The Nines, a Modesto restaurant with upscale aspirations, has been subtracted from the downtown dining scene.
The Nines promised to bring a touch of San Francisco culinary excellence and flashy Las Vegas style to Motown -- featuring fresh seafood, dry-aged steaks, specialty cocktails and eclectic decorator accents. But The Nines was never a "10" with enough diners to add up to success.
After just a few months of operation, the owner cut back operations to Friday and Saturday nights. Severely curtailing restaurant hours is never a good sign and makes it even tougher to attract new diners. The restaurant's closure a short time later almost went unnoticed.
Now some will say Modesto just wasn't ready for a restaurant like The Nines, but don't you believe it. The city is home to some excellent fine dining restaurants. So, if you're going to compete with them, you'd better be able to deliver on food quality and service. And you'd better be able to do it consistently.
Depending on who you talk to, The Nines was paying a premium in monthly rent for its prominent downtown site, which didn't leave much room for error. It seemed to get off to a good start, but then faded. Diners said food quality and service didn't live up to the hype, fatal flaws for a place charging those upscale prices. Whether it's Modesto or San Francisco, diners who pay a lot for a meal expect a lot -- seems fair. If a restaurant expects to keep folks coming back for more, the food quality and service had better justify the cost each and every time: consistency, consistency, consistency.
That was the key to success at Mallard's for all those years. If you ordered a Brook's Caesar salad in June, you could be sure it would be just as good when you went back in July. Of course, that changed at Mallard's when the Sang family took over. When those owners started cutting back on food quality and staffing, Mallard's future was in doubt.
It's a tribute to the Mallard's staff that it stayed afloat as long as it did. Unfortunately, it was those dedicated employees who got hammered because business as usual under the Sangs was no way to do business. The good news is there's still a strong market for good restaurant employees in the Northern San Joaquin Valley and elsewhere.
Don't be surprised to see a national chain take over Mallard's McHenry Village site, although the building might have to be razed because, as Dan Costa has said, it's too big for today's restaurant formats.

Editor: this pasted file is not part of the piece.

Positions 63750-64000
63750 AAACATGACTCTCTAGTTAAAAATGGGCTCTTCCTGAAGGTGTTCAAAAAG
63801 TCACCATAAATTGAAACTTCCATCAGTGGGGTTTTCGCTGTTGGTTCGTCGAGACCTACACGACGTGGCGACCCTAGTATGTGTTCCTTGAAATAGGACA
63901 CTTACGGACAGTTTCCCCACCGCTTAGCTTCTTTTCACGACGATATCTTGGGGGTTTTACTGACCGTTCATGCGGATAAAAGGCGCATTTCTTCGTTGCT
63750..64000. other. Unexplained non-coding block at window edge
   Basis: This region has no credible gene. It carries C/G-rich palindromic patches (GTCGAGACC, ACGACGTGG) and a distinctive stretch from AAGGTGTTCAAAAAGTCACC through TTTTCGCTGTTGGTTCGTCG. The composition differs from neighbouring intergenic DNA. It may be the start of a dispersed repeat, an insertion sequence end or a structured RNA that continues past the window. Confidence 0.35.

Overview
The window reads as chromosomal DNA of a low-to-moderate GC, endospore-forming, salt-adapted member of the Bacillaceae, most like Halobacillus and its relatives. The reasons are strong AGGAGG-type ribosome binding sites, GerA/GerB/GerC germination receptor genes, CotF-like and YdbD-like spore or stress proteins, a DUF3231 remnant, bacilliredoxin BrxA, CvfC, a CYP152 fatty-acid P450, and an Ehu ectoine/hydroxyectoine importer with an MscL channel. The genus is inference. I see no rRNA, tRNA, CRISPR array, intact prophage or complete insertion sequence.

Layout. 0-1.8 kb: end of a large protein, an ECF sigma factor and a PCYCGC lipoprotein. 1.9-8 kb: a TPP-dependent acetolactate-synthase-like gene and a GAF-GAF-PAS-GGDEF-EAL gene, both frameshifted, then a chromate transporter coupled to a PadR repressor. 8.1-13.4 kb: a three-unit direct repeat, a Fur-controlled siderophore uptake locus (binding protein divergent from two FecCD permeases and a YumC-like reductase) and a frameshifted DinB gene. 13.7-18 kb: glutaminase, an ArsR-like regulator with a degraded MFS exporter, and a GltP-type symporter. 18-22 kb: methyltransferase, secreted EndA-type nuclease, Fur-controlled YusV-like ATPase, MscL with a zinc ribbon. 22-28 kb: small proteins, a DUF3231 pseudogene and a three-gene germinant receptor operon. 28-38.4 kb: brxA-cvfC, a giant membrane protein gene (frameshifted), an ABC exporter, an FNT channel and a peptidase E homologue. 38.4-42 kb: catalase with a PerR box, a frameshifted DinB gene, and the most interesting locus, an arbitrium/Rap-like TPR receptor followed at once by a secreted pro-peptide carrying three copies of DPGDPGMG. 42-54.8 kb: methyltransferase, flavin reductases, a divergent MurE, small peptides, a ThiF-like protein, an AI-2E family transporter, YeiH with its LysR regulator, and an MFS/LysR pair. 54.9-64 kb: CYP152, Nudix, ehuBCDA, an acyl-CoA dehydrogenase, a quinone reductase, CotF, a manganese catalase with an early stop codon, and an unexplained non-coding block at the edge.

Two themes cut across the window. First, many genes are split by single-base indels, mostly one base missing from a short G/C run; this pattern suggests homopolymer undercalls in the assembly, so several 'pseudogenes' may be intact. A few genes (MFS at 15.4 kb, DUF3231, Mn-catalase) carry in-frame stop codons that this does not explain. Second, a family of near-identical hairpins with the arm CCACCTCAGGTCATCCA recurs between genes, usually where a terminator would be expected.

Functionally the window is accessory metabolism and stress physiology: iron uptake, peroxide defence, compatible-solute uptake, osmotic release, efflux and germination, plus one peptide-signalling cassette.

As for the vacant Nines spot, it likely will attract plenty of interest. After all, its 10th and J streets location anchors one end of Tenth Street Plaza. But it has been home to Sharkey's Crab Shack, The (no shark) Crab Shack and Taqueria El Compadre. None of them had any more success than The Nines.
Let's hope the site doesn't end up like the old Big Yellow House restaurant on McHenry Avenue. After that business failed in the 1990s, the building became a restaurant graveyard: J.R. Maxwell's, Daily's Dining Emporium, Rock 'n' Roll Diner, Kodiak Inn, Charlie's and Sweetriver Saloon. Then in 2000, El Palomar moved in and made a go of it there.
If another restaurant moves into the not-so-hot Nines spot, it had better be the right concept, at the right price point, with a tenant-friendly lease -- given today's economy, anything less won't add up to success, either.
For pet lovers, Skraps in McHenry Village was a source of special treats for their animals, not mere lunch or dinner leftovers. Now they will have to go elsewhere to get such goodies because the business has closed.
The independently owned and operated shop opened in 2003 as a canine boutique and bakery. It was known for its freshly baked treats, featuring ingredients such as peanut butter, apple and cinnamon. They were made to look like cupcakes, cookies and other types of pet-friendly people food. The store also carried all kinds of canine products, from leashes, collars and toys to tiny sweaters, beds and dishes.
No word on what happened or whether it will resurface elsewhere at some point. But one thing is certain, the skraps some pets are getting these days aren't nearly so tasty -- that's probably why my spoiled mutt, Toby, is whining. Or maybe its because I won't turn on his electric blanket. Don't ask.
Washington Mutual recently opened a new branch at
3430 Tully Road in Modesto.
A national banking chain, WaMu, as it's often called, offers a full line of business and personal services, from checking and lending to ATM and online banking. Other services include free checking, cash back for debit card purchases, low-balance alerts and ID theft services.
The new Modesto office features WaMu's retail store concept, with staff stationed at "teller towers" -- an open, circular layout designed to promote more personal service and make bankers more approachable.
Hours are 9 a.m. to 6 p.m. Monday through Friday and 9 a.m. to 1 p.m. Saturday. For more information, call 236-1280 or go to www.wamu.com.
Have an item for Business Beat? Send it to David W. Hill, Business Editor, The Modesto Bee, P.O. Box 5256, Modesto 95352; or firstname.lastname@example.org.